With the branches & trunk now growing nicely (and stopping growing when it reaches the scale of 1), Phil turned to add in leaves… a new Class “leaf” was added to the script & contains info of a colour of leaf, the radius of the leaf (using vectorIO.Circle objects) . Phil thought that the control of when / where & how many leaves appear should be decided by each node (on the trunk or branches). Passing several random numbers to determine how many, how big, how far away from the node they should be was passed in to the object. A few functions Phil’s made (“utility scripts”) like getting an X,Y position based on a known x,y position + length & angle (using Pythagoras) & adding a random range of R G B values to a “base R G B” colour to get variations of greens / browns (any colour!) – Phil rendered out leaves a hoy! But, things were slowing down again on the tiny Pico… So Phil decided to only render leaves when their parents reached specific criteria (age / length away from root) – and this gave a lovely effect of the leaves slowly blinking into existence, as the tree aged!

Phil was inspired & energised , getting into a “playful” development state…”I’ll try this!” he thought… boom! it works! And so, he added a few playful things, like a random “gust of wind” that jiggles the nodes occasionally, increasing & decreasing the scale quickly with the 2 buttons from week 1 … so many possibilities …

Anyway, if you want to have a play (& probably hone / improve the OOP!) download the scripts for the Pico set up here. Have fun!

Week 3/4 – CircularBar object with vectorIO

A slight “side track” to the flow of the project, but, Phil’s written a document about the “circular bar” graphic idea he had & some of the findings & thoughts as to how to make it better.

A slight “side track” to the flow of the project, but, Phil’s written a document about the “circular bar” graphic idea he had & some of the findings & thoughts as to how to make it better. Click here to download the PDF… This example requires some of the equipment featured above (OLEd screen) – but omits the mic / buttons for simplicity. The zip file of the code.py & libraries is here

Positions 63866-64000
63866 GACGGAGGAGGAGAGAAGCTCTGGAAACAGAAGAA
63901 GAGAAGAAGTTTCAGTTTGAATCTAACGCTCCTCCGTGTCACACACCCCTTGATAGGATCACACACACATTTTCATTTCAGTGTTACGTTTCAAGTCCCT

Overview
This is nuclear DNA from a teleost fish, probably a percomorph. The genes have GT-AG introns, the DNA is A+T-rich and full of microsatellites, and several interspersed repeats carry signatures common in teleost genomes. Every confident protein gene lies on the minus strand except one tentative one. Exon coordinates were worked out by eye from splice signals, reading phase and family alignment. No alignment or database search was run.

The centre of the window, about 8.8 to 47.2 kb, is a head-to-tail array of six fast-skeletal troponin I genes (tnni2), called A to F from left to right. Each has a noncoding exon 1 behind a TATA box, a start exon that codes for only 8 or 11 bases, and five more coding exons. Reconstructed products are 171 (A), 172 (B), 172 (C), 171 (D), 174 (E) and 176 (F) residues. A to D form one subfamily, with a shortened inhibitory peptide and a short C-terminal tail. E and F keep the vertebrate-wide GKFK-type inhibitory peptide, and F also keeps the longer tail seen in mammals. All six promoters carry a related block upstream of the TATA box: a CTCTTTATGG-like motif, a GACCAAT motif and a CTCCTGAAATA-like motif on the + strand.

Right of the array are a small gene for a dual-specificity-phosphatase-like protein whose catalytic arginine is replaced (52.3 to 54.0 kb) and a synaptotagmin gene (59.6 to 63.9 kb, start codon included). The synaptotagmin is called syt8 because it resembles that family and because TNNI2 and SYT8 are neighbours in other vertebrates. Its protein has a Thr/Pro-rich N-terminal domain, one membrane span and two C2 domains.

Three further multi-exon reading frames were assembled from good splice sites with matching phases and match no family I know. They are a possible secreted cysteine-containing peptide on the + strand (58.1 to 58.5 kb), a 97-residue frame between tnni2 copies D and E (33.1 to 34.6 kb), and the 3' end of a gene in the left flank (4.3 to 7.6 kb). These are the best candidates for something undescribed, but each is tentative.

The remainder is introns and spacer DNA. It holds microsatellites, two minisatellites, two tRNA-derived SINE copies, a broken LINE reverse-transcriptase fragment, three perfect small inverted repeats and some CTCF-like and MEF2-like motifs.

Four “CircleBar” objects reacting to a generated angle value in CircuitPython

<EDIT> We’re super chuffed that we got featured in the Circuit Python newsletter </EDIT>

Week 3 : Adding a microphone

We are thinking that we could take the experiment into the realms of “playback / record” by adding a mic to the set up.

We are thinking that we could take the experiment into the realms of “playback / record” by adding a mic to the set up. There are several types of microphones to choose from, Martin started to use a 3 pinned MAX4466 mic, Phil used a 5 pinned Ada Fruit MAX9814 . Martin succinctly states:

“A microphone produces an analogue signal whereas the Pico needs a digital signal to work with. The RP2040 processor has four ‘analogue to digital’ converters, three of which are available on the Pico. An analogue to digital converter, ADC, converts the analogue signal to a digital signal that can be read by the Pico. The Pico ADC’s are 12 bit, returns a value between 0 and 4095. However CircuitPython is written to work across a number of devices and returns a 16 bit value, 0 – 65535”.